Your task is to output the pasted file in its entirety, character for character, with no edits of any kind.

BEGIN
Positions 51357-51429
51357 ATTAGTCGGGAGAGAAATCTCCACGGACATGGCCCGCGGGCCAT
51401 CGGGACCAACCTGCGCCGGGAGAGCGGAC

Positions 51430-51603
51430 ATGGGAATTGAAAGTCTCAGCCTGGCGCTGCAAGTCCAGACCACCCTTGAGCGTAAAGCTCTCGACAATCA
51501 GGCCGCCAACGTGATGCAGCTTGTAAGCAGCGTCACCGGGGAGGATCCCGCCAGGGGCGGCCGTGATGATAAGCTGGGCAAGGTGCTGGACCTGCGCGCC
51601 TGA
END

Positions 51357-51429
51357 ATTAGTCGGGAGAGAAATCTCCACGGACATGGCCCGCGGGCCAT
51401 CGGGACCAACCTGCGCCGGGAGAGCGGAC

Positions 51430-51603
51430 ATGGGAATTGAAAGTCTCAGCCTGGCGCTGCAAGTCCAGACCACCCTTGAGCGTAAAGCTCTCGACAATCA
51501 GGCCGCCAACGTGATGCAGCTTGTAAGCAGCGTCACCGGGGAGGATCCCGCCAGGGGCGGCCGTGATGATAAGCTGGGCAAGGTGCTGGACCTGCGCGCC
51601 TGA